Emerson has more on its old-and-new gauge **here**.

### 3. CPG1500 – WIKA

This device is another example of how to get manometers to the next level. WIKA has a digital pressure gauge which does way more than just show the pressure of your process.

The CPG1500 offers a digital display in which you can vizualise bar graphs, battery life, diagnostics, and setup. It has also a proprietary wireless protocol for the transmitter and datalogger setup, with Bluetooth as a nice bonus.

It can also measure up to 1000 bar, with options like vacuum and absolute pressure ranges. It has an accuracy of up to 0.05 percent and a datalogger function that can register up to 50 measured values per second!

If you want to read more about it, check out **this page**.

### 4. OPTIBAR PC 5060 C – Krohne

The 5060 C gives you a flexible solution with good features. It offers good resistance and reliability in different processes with its built-in ceramic measuring cell.

You can use the 5060 C from 25 millibars to 100 bar, and it also offers process temperature resistance up to 150 degrees Celsius. It even has seamless integration in HART, FOUNDATION Fieldbus (FF), and PROFIBUS PA. Plus you can set up the transmitter through the local display or with a field communicator.

Krohne can give you more dirt on its device **here**.

### 5. VEGABAR 82 – VEGA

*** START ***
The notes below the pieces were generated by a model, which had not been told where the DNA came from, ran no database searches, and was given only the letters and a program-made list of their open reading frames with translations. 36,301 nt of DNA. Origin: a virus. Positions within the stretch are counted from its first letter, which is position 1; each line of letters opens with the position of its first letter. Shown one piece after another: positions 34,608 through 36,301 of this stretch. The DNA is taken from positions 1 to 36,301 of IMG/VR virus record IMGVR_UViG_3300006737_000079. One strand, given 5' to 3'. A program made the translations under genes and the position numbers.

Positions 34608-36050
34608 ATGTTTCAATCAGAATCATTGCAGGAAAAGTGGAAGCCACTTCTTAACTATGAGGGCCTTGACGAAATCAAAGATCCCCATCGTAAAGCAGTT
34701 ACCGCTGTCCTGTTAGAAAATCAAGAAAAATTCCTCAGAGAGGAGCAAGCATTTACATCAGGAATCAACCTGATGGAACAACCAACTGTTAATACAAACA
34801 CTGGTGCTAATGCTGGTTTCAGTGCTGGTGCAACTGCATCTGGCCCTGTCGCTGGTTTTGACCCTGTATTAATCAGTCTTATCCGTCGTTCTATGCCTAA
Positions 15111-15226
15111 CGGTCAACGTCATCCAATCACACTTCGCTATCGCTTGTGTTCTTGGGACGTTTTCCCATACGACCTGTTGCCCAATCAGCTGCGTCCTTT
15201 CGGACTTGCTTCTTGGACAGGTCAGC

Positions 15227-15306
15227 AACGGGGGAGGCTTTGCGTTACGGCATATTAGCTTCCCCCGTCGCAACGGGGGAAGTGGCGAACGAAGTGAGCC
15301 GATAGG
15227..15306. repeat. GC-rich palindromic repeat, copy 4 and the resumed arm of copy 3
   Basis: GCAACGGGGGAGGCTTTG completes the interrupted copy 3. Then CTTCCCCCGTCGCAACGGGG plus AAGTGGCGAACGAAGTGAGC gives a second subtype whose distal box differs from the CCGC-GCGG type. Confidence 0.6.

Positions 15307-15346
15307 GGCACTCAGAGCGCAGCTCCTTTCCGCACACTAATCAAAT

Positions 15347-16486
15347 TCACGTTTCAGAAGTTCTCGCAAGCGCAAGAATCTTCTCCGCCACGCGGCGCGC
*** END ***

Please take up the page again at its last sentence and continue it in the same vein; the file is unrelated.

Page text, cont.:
The VEGABAR 82 has a high abrasion resistance with its built-in ceramic measuring cell and can measure vapors, gases, and liquids. It has a flexible measuring range from -1 to 100 bar and a temperature range from -40 to 150 degrees Celsius.

It comes with many integration possibilities, with PROFIBUS PA, FF, analog, HART, or Modbus protocols. You can also get different types of wetted parts material, process connections, and approvals. Moreover, the display has built-in Bluetooth that lets you set up using your smart phone, tablet, or laptop.

You can find more data on the VEGABAR 82 **here**.

### 6. SITRANS P500 – Siemens

We **already reviewed** this product, so I’ll summarize. The P500 offers high accuracy, up to 0.03 percent, and stability, up to 0.05 percent. You can find a measuring range to fit your process, and it allows local configuration through its push buttons, so you don’t need a handheld to set up.

Compared to the other pressure transmitters, its integration falls a little short. It has only analog and HART protocols, no digital protocols like FF or PROFIBUS available.

Check out the **official site** for more on the P500.

### 7. STD800 – Honeywell

We also **reviewed** the STD800. It has an excellent display with all the necessary process data and device diagnostics. Another great thing here is that you don’t need a field communicator to set it up; you can do it by using its three push buttons on top.

The STD800 gives you its standard accuracy as 0.035 percent and offers an option of up to 0.025 percent. When it comes to integration, it’s pretty flexible as well, in its analog, HART, FF, ad proprietary protocols. Furthermore, it has plenty of certifications for different processes.

Honeywell can tell you more about it **here**.

## Conclusion

That’s it! You’re ready for next week’s quiz. Just kidding. Pressure transmitters are some of the most flexible devices in process automation, and you can install them for all kinds of measurement in the field. If you have more questions about pressure devices in general, drop them in the comments and we’ll get back to you!

### Below you can check out an example of pressure application in the industry:

*This article is part of our Book of Instrumentation. To learn more about Process Instrumentation check out the whole book here.*